The next important lesson I learnt was focusing on the key binding constraints.  The powerful tools we learnt that helped us do this were growth diagnostics which we used to identify context specific binding constraints and combined it with fish bone analysis to help us focus on binding constraints.  It also became glaring apparent that on many occasions, the binding constraints were known and have been known for a long time.  The issue is are the politicians willing to address the constraints.

  • Working with and working for others

The third lesson I learnt is we can’t do this alone; I need to work with other.  Different people play different roles in addressing growth challenges, there are those who are authorizers, motivators, e convenors, connectors, problem identifiers, ideas people, operational empowerers, implementers and resource providers.

It was important to have a team that can convene various actors around a specific challenge.  This would enable the team to address the challenge holistically rather than one sector trying to solve the problem without talking to other sectors or government departments that can address the problem. It also helps bring together individuals who would otherwise not be talking to each other, for example investors looking for countries to invest in but not knowing where the opportunities for investment are.  Also talking someone who could help address the challenges they are facing as they try to invest in a country.

At the end of the day, economic growth was not an end in itself, it was about improving the lives of people, giving people an opportunity to find meaningful better paying jobs.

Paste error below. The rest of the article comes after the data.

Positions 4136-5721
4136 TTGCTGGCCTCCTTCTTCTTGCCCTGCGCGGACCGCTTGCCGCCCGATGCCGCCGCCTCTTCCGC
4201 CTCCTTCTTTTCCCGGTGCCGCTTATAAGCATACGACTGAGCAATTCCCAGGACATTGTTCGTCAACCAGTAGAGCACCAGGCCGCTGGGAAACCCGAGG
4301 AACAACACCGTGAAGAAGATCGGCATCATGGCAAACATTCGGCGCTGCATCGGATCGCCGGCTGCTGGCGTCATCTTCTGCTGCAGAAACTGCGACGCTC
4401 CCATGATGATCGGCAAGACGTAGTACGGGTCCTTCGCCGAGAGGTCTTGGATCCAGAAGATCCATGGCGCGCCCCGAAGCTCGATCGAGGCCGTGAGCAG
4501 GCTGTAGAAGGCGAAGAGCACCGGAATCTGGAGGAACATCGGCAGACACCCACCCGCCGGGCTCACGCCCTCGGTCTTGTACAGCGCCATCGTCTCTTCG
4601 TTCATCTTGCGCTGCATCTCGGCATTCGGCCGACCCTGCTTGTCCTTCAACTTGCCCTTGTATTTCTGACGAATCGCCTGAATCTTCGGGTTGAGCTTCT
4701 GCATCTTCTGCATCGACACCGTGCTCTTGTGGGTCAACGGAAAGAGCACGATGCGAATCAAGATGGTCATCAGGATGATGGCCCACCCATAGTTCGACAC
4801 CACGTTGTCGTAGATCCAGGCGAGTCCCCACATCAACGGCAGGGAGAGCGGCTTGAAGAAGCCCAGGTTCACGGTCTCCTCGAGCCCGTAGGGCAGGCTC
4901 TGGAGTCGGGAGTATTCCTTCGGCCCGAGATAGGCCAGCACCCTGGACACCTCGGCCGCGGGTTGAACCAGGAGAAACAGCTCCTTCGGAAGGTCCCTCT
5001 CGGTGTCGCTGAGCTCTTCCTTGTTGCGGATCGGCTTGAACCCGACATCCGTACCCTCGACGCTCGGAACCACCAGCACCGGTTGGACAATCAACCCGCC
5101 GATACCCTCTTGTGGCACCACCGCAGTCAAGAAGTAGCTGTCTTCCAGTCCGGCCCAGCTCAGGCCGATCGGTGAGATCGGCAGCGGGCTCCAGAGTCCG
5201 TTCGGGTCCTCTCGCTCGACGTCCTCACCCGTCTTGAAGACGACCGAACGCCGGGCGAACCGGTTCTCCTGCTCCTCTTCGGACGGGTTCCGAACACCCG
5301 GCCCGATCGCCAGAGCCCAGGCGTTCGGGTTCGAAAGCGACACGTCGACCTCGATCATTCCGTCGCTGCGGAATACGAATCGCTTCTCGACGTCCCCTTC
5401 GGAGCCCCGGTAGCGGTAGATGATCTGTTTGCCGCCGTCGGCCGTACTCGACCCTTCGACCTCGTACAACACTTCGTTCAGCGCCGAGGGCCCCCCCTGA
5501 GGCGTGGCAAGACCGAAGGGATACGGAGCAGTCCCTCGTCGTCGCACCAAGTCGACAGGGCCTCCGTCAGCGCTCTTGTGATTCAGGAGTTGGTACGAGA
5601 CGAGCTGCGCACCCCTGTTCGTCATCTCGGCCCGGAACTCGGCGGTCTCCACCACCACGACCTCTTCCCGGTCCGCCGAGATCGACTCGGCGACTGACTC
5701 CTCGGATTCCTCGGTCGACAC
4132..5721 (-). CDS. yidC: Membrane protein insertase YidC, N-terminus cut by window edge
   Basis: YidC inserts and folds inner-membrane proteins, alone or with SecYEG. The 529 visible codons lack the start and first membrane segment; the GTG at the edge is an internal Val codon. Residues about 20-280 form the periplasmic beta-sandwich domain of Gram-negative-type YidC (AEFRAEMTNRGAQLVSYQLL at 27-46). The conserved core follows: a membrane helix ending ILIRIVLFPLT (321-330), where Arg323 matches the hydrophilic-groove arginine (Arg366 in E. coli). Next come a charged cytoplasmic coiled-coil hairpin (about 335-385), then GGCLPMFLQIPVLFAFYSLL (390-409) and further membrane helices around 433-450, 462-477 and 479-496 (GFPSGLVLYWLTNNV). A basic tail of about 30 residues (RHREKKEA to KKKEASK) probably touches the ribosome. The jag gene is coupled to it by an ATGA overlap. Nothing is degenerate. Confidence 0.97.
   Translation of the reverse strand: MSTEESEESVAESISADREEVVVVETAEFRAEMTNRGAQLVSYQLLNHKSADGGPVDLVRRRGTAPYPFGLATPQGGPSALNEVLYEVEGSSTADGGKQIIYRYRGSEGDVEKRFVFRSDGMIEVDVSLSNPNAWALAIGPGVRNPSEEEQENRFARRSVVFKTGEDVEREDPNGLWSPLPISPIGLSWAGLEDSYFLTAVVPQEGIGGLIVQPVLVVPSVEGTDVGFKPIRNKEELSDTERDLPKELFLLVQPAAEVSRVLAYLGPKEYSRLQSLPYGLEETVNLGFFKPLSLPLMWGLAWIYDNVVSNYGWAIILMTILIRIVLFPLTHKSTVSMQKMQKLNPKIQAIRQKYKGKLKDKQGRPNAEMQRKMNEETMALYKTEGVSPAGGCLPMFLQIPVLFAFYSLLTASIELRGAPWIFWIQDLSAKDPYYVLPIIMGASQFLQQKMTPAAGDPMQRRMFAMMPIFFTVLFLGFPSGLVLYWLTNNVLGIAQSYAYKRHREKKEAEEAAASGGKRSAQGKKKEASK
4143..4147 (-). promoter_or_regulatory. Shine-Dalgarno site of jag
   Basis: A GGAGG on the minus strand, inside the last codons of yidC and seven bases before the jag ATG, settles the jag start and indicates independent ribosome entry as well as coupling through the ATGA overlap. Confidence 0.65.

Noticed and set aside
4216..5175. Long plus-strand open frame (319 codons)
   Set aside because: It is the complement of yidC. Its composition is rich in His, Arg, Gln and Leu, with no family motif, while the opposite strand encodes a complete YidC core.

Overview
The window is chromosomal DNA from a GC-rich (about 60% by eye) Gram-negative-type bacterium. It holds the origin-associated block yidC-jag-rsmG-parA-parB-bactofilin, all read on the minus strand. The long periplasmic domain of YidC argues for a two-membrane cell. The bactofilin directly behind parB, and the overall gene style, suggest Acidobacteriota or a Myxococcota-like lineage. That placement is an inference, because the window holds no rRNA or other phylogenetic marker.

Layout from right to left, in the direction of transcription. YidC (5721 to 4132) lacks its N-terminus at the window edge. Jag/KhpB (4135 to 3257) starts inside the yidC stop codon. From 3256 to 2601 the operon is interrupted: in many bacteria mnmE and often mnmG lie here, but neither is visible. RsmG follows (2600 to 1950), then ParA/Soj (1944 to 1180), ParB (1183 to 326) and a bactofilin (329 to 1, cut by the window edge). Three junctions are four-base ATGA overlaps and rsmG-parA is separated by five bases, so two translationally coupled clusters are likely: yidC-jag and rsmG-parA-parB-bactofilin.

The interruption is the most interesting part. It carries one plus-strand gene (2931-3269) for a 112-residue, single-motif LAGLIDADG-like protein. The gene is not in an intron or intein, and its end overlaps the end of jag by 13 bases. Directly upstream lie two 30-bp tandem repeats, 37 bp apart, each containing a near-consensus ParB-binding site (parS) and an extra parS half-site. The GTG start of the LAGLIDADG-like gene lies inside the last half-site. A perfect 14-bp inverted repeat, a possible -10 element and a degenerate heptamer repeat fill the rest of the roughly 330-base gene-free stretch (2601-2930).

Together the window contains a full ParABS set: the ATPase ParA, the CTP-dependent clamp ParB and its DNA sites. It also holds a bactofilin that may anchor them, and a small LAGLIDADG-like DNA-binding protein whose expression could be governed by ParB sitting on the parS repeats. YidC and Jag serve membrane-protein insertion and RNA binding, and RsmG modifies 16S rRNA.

• What insights did I have about my growth challenge throughout the 10-week time period?

I came into the course hope to find ways to solve the youth unemployment challenge in Kenya. Working in an office that focuses on agriculture, my challenge was how to use agriculture to foster economic growth.  In my mind, increasing processing of agricultural produce was key as well as finding new markets for agricultural produce.  However, after reviewing the Atlas of Economic Complexity, it became clear that focusing only on export of agricultural products was not going to spur the economic growth I am hoping for, there was need to find new products to export.  The need to acquire the know how to create new products was all too clear.  Attracting and retaining foreign direct investment to finance the new products and acquire new know is essential.  Addressing binding constraints along with the politics that surround it is paramount.  The importance of getting authorization and convening the right people around the table cannot be overlooked. 

  • How are you using, or will you use what you have learned in this course?

My colleagues and I have begun conversations with organizations we initially did not engage with and are hoping to continue engaging and finding solutions to challenges that have constrained economic growth and job creation in the country.

I am currently in a learning mode which involves gathering information around manufacturing, from documents and conversations with organizations like the Kenya Association of Manufactures to learn more about the constraints and the possible solutions to the growth of manufacturing.

This is a blog series written by the alumni of the Leading Economic Growth Executive Education Program at the Harvard Kennedy School. 65 Participants successfully completed this 10-week online course in May 2021. These are their learning journey stories.

To learn more about Leading Economic Growth (LEG) watch the faculty video, and visit the course website.